Buying a Home – Do You Know the Way?

Buying a Home – Do You Know the Way?

Fear of the unknown is common among all ages.  Kids, at night, imagine monsters in their closets or under their beds and adults are unsure of what the future might bring.

It may be natural for first-time buyers to be unsure of the process because they haven’t been through it before but even repeat buyers need to know changes that have taken place since the financial housing crisis.

The steps in the home buying process are very predictable and generally follow the same pattern every time.  It certainly makes the move stay on schedule when you know all the different things that must be done to get to the closing.

  • In the initial interview with your real estate professional, you share the things you want and need in a home, discuss available financing and learn how your agent can represent you in the transaction.
  • The pre-approval step is essential for anyone using a mortgage to purchase a home to assure that they’re looking at the right price of homes and so they’ll know what they can qualify for and what the interest will be.
  • Even with lower than normal inventory, it is difficult to stay up-to-date with the homes currently for sale and the new one just coming on the market.  Technology has simplified this process, but the buyer needs to implement them.
  • Showings can be accommodated online through virtual tours, drive-bys and finally, a personal tour through the home.  Your real estate professional can work with you to see all the homes in the market through REALTORS?, builders or for sale by owners.
  • When a home has been identified, an offer is written and negotiation over price, condition and terms takes place.
  • A contract is a fully negotiated, written agreement.
  • Escrow is opened to deposit the earnest money from the buyer as a sign they’re acting in good faith.  The title search is also started so that clear title can be conveyed from the seller to the buyer and that the lender will have a valid lien on the property.
  • 88% of home sales involve a mortgage.  The lender will require an appraisal to be sure that the home can serve as partial collateral for the loan. If the buyer has been pre-approved, the verification’s will be updated to be certain that they’re still valid.  The entire loan package when completed, is sent to underwriting for final approval.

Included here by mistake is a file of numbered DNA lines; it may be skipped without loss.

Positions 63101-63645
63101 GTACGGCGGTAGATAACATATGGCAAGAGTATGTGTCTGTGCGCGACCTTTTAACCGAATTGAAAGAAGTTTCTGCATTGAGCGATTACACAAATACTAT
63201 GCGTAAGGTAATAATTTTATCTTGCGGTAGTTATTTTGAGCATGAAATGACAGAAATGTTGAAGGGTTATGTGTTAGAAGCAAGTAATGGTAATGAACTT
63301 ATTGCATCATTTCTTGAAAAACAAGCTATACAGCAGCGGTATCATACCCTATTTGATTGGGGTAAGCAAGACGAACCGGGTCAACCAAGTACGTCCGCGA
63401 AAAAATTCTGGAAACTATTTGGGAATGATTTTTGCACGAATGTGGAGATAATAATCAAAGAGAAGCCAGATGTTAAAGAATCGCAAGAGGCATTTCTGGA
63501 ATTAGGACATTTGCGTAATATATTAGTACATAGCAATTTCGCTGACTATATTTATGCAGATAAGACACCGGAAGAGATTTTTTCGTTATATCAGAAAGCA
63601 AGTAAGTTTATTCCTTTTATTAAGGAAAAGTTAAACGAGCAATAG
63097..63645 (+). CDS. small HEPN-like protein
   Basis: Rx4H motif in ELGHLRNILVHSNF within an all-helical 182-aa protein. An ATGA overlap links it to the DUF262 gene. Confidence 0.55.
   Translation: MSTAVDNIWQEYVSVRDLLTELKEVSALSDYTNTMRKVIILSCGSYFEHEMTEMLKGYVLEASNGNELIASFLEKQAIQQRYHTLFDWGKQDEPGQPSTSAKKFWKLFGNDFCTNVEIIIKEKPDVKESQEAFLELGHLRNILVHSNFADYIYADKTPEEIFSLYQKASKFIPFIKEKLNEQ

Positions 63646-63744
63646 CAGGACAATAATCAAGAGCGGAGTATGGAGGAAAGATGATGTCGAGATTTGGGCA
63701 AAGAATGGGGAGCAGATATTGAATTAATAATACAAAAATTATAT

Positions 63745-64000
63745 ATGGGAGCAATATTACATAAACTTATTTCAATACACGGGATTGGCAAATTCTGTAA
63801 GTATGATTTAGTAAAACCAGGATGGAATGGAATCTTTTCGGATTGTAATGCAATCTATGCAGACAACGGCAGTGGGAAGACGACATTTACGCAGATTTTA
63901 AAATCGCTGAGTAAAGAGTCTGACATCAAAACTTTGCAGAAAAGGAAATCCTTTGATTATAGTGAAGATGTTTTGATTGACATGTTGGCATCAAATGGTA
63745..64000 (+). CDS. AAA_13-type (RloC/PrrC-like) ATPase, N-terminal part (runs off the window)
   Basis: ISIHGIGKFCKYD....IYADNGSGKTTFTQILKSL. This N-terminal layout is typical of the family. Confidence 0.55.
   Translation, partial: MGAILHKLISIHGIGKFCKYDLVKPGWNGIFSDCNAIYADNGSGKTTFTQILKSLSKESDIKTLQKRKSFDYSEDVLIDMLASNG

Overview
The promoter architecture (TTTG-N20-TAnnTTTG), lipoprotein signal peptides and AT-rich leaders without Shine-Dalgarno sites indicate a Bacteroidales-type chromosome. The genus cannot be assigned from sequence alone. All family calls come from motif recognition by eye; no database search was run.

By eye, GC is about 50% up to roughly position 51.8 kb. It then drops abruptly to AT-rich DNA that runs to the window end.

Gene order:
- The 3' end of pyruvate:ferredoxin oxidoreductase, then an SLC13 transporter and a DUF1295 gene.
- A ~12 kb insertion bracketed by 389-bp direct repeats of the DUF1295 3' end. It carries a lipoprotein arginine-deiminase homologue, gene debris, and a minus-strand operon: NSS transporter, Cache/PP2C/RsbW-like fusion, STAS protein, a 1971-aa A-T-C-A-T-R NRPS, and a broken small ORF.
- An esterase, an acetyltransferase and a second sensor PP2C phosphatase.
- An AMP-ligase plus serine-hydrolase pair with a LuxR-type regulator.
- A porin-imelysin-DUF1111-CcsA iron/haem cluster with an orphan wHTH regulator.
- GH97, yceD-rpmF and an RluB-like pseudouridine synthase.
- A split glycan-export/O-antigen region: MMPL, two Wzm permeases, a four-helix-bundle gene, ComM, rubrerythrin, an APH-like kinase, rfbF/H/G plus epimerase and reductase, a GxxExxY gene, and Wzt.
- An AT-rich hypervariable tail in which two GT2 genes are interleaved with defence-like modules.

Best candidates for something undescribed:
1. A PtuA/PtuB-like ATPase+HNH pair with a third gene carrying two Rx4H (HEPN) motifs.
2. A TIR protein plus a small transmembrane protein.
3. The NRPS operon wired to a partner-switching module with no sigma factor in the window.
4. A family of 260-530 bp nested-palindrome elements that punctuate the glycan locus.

• When the contract is completed, at the same time the title search and mortgage approval are being worked on, the buyer will arrange for any inspections that were called for in the contract.
  • After all contingencies have been completed, the transaction goes to settlement where all the necessary papers are signed, and the balance of the buyer’s money is paid.  This is where title transfers from the seller to the buyer.
  • Possession occurs according to the sales contract.

One of the responsibilities of your real estate professional is to make sure that things are done in a timely manner so that the transaction will close according to the agreement on time and without unforeseen or unnecessary problems.

Even if you’re not ready to buy or start looking yet, you need to be assembling your team of professionals.  Let us know and we’ll send you our recommendations, so you can read about them on their websites.

If you have any questions, download this Buyers Guide and call us at (707) 467-3693; we’re happy to help.  Informed buyers lead to satisfied homeowners and that is better for everyone involved.

 

Are You Wasting Energy at Home?

Are You Wasting Energy at Home?

By John Voket
With inevitably higher energy consumption for most of the country in winter, the energy experts at Eversource are reminding consumers that it’s also a great time of year to assess ways to better manage energy use to save money and protect our planet.

Eversource isn’t just talking about turning off the lights or taking shorter showers. They’ve identified three of the biggest silent energy-suckers:

Flip a bigger switch. Most common appliances, from your microwave and TV to your computer and game console, continue to draw power from electrical outlets even when you’ve turned them off. According to Eversource, you can save as much as $150 a year by simply unplugging each appliance when it’s not in use. Or, use a power strip so that you can power down multiple appliances all at once by flipping a switch.

Think ‘smart’ thermostat. With big temperature swings from season to season, it’s time to consider setting your thermostat to a lower temperature while you’re out of the house or heading to bed. You can stay in better control of your home’s overall temperature with a smart WiFi thermostat. You’ll be able to access your thermostat controls right on your phone and set the temperature to your liking for any time of day.

Wrap your water heater. EnergyStar.gov has identified water heaters as the second-highest energy vampire in any home, and its usage tends to rise as you use more hot water during colder months. Make a difference by installing insulation around the tank and surrounding pipes. Reducing heat loss can save 7 to 16 percent in water heating costs per year. If you’re ready to replace your aging unit, Eversource notes that heat pump water heaters can save two to three times more energy than conventional electric models.

John Voket is a contributing editor to RISMedia.